I was fortunate enough this past summer to be the public relations intern at Kimpton Hotels & Restaurants at its corporate office in San Francisco.
I gained valuable firsthand PR experience, including maintaining and managing
department resources, such as press and social media hits. I also was able to participate in reading major media publications, editing press releases and completing ad hoc projects.
Knowing that I could potentially end up with a non-paying internship, I was lucky enough to
not only have an internship with an amazing company, but also receive a $500 stipend for
My luck continued, in that a family friend let me stay with them for free in Walnut Creek, and my parents were able to support my decision to not return to my minimum wage job at The Old Spaghetti Factory. They recognized that I needed to gain realistic, skill-enhancing experience that related directly to my major.
Spending a summer at Kimpton opened my eyes to what life was like in the “real world,” and helped me figure out specifically what I want to do after I graduate. I am grateful that Kimpton made me realize that I want to pursue a career in restaurant PR or food magazines.
Without my summer internship I would not have the skills, lessons and confidence I need to find a career after college.
Summers spent bagging groceries at Safeway result in students receiving paychecks. Summers spent gaining experiences in corporate offices may only result in a resume booster. While necessary, many students can’t afford to give up a summer’s worth of minimum wage for an unpaid internship, no matter how worthwhile the experience.
The journalism department’s annual fundraiser, put on through the Chico State call center each fall, is aimed this year at raising money for students with unpaid internships. It will help students gain firsthand experience without sacrificing a summer’s income.
“We have a student call center that is informed and trained about the need, then in the fall they make calls to alumni and explain the need,” said Sarah Fry, advancement director for the College of Communication and Education.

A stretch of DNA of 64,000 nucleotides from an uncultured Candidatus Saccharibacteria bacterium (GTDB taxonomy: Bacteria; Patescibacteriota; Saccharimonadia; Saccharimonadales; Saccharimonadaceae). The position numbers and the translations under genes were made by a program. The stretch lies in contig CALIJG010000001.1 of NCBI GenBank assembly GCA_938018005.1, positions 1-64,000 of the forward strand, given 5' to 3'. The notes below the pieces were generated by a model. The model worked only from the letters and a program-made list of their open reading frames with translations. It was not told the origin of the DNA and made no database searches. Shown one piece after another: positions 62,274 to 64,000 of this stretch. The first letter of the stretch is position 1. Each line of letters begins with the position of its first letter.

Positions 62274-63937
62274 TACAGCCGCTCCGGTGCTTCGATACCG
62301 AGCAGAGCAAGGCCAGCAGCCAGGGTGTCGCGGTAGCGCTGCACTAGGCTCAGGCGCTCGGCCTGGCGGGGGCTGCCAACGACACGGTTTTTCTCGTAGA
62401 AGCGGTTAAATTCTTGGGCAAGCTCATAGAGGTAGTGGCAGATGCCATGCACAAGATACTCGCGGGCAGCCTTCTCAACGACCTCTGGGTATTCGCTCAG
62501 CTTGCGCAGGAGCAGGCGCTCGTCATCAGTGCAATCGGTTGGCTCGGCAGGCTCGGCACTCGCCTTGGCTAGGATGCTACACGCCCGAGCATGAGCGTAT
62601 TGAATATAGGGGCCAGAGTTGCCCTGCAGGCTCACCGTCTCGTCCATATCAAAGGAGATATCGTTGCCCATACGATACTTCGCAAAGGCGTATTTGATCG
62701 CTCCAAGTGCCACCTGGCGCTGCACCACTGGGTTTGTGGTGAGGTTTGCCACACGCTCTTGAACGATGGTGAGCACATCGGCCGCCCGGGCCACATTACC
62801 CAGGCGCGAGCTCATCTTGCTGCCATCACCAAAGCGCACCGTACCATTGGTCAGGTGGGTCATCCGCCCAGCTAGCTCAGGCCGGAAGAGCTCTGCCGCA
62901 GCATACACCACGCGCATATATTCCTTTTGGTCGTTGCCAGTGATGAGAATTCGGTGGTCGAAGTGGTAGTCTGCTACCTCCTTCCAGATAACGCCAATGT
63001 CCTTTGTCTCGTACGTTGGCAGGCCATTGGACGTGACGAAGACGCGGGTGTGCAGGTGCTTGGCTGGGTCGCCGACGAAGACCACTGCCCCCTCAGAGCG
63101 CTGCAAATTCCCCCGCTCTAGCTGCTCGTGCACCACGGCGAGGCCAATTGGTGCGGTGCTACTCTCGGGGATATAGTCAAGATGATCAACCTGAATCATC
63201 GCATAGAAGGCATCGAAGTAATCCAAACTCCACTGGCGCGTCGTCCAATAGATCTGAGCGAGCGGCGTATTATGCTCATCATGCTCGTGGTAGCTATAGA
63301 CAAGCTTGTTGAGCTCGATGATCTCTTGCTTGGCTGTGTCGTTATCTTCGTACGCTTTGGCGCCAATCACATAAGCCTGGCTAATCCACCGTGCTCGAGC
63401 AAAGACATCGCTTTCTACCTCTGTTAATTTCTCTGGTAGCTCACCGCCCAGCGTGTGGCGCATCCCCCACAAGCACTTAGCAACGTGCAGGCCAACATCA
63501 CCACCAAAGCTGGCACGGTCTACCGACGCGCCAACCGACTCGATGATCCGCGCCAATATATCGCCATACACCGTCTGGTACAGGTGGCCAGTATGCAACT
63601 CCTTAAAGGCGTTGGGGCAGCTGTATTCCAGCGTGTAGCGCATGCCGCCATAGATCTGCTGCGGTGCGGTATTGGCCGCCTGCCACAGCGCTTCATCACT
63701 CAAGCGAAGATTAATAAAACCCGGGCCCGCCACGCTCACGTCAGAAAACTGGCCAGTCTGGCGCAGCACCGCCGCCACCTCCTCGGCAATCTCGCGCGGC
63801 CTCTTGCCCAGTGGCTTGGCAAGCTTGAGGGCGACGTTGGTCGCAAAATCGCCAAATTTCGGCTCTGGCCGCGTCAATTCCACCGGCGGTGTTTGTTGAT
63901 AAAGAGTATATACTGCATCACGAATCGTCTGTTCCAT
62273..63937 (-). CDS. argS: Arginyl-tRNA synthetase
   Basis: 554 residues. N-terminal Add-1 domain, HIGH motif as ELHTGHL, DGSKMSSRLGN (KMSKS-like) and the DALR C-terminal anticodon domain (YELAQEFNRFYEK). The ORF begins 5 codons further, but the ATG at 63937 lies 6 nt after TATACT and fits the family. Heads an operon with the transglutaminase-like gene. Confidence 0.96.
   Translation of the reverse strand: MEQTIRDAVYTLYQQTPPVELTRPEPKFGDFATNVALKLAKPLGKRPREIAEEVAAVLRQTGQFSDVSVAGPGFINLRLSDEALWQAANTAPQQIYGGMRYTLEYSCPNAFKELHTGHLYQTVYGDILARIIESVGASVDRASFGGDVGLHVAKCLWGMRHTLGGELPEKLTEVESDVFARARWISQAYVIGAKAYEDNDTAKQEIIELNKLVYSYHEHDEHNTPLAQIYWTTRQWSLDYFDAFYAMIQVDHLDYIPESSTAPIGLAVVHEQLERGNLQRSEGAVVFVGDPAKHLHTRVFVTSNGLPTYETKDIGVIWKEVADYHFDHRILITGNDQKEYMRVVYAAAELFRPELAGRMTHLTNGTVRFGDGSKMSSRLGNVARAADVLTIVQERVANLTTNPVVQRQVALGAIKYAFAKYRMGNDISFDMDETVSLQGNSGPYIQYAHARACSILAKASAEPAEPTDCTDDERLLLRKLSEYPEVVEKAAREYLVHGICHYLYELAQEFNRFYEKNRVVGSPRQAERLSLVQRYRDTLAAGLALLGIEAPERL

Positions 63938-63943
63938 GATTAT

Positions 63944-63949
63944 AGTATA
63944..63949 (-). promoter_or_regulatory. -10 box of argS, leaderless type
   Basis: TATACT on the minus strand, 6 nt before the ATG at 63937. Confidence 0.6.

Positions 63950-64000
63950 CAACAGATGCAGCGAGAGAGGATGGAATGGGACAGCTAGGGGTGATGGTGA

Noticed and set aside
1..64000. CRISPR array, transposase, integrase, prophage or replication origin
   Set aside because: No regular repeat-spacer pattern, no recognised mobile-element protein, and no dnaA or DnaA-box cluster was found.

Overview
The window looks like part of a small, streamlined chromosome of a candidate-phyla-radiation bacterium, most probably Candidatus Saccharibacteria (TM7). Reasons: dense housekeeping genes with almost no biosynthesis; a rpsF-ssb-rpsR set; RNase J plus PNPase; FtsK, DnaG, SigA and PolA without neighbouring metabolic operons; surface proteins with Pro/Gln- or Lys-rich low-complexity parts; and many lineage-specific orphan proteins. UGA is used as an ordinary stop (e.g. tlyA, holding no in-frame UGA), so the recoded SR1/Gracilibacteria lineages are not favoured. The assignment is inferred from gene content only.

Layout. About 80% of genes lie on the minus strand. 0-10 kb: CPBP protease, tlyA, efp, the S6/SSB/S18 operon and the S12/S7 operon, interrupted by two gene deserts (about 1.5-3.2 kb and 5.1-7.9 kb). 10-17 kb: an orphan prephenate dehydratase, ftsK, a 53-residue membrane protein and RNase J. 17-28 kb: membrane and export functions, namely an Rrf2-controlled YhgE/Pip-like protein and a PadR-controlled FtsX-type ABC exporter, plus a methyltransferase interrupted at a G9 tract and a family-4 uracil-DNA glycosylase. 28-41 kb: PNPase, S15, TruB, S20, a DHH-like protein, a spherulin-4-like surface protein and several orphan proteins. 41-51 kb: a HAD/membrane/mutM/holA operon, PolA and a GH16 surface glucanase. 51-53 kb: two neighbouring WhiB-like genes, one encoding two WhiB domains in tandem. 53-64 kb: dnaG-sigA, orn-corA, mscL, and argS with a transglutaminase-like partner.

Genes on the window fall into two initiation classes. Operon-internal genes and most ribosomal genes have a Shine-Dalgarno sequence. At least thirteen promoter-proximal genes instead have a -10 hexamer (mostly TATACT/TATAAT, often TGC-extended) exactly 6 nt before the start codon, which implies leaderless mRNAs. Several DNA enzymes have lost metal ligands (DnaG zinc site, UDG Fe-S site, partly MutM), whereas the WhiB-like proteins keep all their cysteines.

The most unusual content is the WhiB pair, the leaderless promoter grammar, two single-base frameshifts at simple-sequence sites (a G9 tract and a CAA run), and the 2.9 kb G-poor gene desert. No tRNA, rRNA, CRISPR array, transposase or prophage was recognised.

The department recognizes the reality that with increased tuition and the economy, students can no longer afford a summer without an income.
“When companies offer an internship, that’s also a commitment from the company because they’re committing time to mentor that student and for that we are grateful,” Fry said. “But they’re not always able to pay the students.”
Department of Journalism and Public Relations Chair Susan Brockus Wiesinger said holding service industry minimum-wage jobs doesn’t move along a student’s career. Employers want internships to show students can do the job, she said.
“The reality is it’s a tough trade out,” Wiesinger said. “There are not that many families who can absorb a summer’s worth of minimum wage income for a student.”
To help cover costs, the money donated to the department during this fall’s fundraiser will be awarded to journalism students who have secured a non-paying, major-related internship and show that they are giving up a paying, non-major job.
Hands-on, practical experience is what makes a recent graduate stand out to potential employers.
“We’re a skills-based program so students need skills-based internships,” Wiesinger said. “It’s that little piece of the puzzle that gets you a little further down the road and makes you a better candidate for the job.”
With the competitive nature of job
hunting, the department wants to
give students the resources and
opportunities to succeed after
“With the increased tuition, everyone is feeling the pinch so it just seems like a place our alumni, who’ve all benefited from paid internships or the same kind of help, can help our students,” Wiesinger said.
Alumni do not have to wait for contact from the call center to donate;
they can follow this link to give back to the department.
“Alums can donate to all sorts of things,” Wiesinger said. “We have other funds, and scholarships
are always an option.”
There are multiple funds that can be donated to besides the internship award, such as the
journalism foundation fund which includes Tehama Group Communications, The Orion,
Mac Lab upgrades, scholarships or travel.
“Every little bit helps; it’s a tight economy,” Wiesinger said. “We want our students to have all
the opportunities they can have.”